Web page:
Secret Headquarters Review

Secret Headquarters is the latest film in an ever-growing gluttony of superhero films. Every major studio, including Paramount, who had the MCU under their umbrella before selling them off to Disney, is trying to get into the superhero game and the streaming wars on top of that. They need material for their service that doesn’t have Star Trek in front of it. The superhero genre could have done without their effort, though, because it’s not that good.

Owen Wilson plays a man who is inadvertently given the powers of a God and uses them to go around saving lives as the planet’s one true savior, the Guard. However, he never tells his son about his little secret. On a father-son weekend, Charlie Kincaid (Walker Scobell, The Adam Project) — the spitting image of Owen Wilson, perfect casting — is left behind when his father gets an urgent message that he has to go to a conference. He says he’ll be right back, though. So in perfect planning, the kid invites his friends over, and they discover pop’s secret lair.

Just like what kids would do, they have fun exploring the lair and trying things out. Some are good experiences with dad’s gadgets, and some they should leave alone. Unbeknownst to them, they set off a tracker and the head of an evil maniacal organization who has been tracking the Guard’s every movement but didn’t know where his lair was until now, the leader of which is played by Michael Peña. They come to get all of the Guard’s secrets and a powerful orb that is the main source of his power.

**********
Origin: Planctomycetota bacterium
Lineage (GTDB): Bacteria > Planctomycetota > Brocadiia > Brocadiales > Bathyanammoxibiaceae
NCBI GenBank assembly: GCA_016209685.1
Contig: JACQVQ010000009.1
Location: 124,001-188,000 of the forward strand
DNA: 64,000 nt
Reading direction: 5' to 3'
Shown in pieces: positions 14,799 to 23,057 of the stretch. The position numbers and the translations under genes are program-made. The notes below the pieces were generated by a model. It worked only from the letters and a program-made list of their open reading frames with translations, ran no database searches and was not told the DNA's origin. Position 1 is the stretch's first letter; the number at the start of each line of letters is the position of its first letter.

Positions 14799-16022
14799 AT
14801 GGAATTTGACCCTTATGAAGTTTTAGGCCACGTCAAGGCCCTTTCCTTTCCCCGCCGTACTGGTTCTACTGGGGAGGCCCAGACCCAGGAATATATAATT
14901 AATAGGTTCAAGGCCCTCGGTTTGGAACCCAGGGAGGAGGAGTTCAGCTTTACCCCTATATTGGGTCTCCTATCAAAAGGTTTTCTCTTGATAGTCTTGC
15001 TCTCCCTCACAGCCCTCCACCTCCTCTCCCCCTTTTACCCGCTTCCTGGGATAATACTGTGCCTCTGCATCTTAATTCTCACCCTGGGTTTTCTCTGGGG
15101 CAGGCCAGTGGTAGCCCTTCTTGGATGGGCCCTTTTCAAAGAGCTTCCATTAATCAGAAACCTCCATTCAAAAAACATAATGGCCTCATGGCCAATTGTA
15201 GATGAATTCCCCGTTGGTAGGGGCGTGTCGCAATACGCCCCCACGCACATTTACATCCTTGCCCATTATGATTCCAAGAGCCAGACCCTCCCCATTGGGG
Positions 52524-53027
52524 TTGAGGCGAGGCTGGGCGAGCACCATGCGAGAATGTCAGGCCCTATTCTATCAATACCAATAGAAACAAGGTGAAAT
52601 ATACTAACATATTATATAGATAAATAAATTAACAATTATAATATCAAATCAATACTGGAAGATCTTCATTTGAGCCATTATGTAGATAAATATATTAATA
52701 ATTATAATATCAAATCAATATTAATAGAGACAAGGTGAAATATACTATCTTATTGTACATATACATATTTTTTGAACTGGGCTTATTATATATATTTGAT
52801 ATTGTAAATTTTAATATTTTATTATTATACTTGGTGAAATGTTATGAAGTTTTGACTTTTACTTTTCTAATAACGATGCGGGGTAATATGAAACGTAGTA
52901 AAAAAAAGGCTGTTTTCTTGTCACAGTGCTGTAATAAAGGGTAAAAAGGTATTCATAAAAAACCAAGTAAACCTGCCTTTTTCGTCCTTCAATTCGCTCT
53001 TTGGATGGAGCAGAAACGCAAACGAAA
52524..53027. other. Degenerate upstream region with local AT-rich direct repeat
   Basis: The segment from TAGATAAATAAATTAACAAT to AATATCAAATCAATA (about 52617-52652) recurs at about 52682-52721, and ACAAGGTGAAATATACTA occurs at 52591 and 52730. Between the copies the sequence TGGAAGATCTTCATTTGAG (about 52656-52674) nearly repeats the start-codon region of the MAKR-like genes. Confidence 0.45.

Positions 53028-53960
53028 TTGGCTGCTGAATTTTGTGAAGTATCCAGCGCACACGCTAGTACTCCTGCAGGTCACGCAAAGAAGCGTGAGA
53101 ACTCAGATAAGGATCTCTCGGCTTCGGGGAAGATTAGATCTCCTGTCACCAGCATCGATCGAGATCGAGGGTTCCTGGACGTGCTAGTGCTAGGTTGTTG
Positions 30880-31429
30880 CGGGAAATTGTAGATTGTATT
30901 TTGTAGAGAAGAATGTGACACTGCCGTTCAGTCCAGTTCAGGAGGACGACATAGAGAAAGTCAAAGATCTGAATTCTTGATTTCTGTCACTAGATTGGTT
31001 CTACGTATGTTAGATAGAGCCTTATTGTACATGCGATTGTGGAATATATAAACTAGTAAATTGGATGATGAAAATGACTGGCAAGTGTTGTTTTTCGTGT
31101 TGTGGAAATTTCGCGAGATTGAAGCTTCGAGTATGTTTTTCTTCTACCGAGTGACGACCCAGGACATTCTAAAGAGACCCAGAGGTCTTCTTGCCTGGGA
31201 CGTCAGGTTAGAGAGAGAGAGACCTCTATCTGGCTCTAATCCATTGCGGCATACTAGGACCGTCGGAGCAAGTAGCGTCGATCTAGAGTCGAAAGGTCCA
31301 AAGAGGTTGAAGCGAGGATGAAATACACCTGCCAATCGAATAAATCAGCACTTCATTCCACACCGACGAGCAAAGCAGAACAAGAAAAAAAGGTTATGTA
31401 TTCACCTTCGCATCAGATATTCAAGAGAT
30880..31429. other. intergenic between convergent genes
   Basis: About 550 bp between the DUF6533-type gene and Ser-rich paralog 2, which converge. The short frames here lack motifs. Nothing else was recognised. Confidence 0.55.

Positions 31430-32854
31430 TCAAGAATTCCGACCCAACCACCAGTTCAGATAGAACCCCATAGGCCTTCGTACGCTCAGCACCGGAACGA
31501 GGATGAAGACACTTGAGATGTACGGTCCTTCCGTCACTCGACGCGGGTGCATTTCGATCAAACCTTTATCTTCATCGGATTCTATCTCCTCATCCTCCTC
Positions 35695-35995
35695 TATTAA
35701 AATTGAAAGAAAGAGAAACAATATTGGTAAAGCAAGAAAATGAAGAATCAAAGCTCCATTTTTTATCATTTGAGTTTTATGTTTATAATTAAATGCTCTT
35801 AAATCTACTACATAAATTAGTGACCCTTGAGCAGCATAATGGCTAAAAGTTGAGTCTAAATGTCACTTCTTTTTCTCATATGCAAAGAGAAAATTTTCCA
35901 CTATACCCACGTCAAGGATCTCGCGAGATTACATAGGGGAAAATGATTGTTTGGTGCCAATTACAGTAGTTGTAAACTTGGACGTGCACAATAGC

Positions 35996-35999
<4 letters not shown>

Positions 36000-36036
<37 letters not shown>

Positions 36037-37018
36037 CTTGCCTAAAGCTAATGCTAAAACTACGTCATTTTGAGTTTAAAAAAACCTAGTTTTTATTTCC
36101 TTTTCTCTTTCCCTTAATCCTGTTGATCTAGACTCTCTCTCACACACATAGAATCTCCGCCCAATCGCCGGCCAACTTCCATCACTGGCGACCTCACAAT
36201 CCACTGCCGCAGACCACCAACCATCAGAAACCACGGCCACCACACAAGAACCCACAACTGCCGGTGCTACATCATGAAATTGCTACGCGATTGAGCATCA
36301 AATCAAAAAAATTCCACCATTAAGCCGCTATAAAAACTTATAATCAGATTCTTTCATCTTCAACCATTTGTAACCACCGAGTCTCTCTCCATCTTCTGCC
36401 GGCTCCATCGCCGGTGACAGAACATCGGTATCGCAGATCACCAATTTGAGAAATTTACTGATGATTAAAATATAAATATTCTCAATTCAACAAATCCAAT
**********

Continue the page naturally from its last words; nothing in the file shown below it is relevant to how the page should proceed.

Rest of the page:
The kids have to stand up to Peña’s men but aren’t much of a match for them. Wilson wasn’t around much in this film, and his father-son stuff didn’t come until the third act when he had to help rescue his son and his friends from Peña. This story is right out of superhero 101. The father has to help save the day when a relative/family member gets into trouble. The problem is this film is so contrived, and you could see all this story coming from a mile away. 

I can see the attraction of the time for Wilson, but Peña is terrible as the villain. I don’t know why besides a paycheck he would have taken this one-note character with no redeeming qualities. Peña has done some good stuff in the past, namely in superhero films, including the Ant-Man franchise. However, his performance in this might be the worst superhero villain I’ve ever seen. This goes beyond a one-note character. It’s just bad acting, and the script plays into that acting, so it’s a double whammy for Peña. He needs to start looking for better projects than this if he wants his career to keep going.

Wilson gives his everything in this role, but it’s not his fault the script is awful from Christopher T. Yost, Josh Keonigsberg, and Henry Joost. They have an underlying story of this father-son relationship, but it doesn’t blossom into anything. It’s bogged down by all the superhero stuff and CGI visual effects that get in the way of the real story. Add on top of that a comedic stick that Peña and others are embracing. This film should have been more serious, but instead, it went the childish route which turned me off completely.

Secret Headquarters had a good premise that in the right hands — maybe Chris Columbus, for example — could have had a worthwhile father-son story. Instead, it gets sidetracked by a comedy routine by Peña (nobody’s laughing), visual effects spectacle, and a subpar script and direction. Paramount may have done the right thing by dropping this pile of trash on their streaming service. I don’t think many people would have seen it otherwise. This film gives a bad name to the superhero genre.

2 stars

Dan Skip Allen

Sean Boelman Foinder/EIC disappointment media

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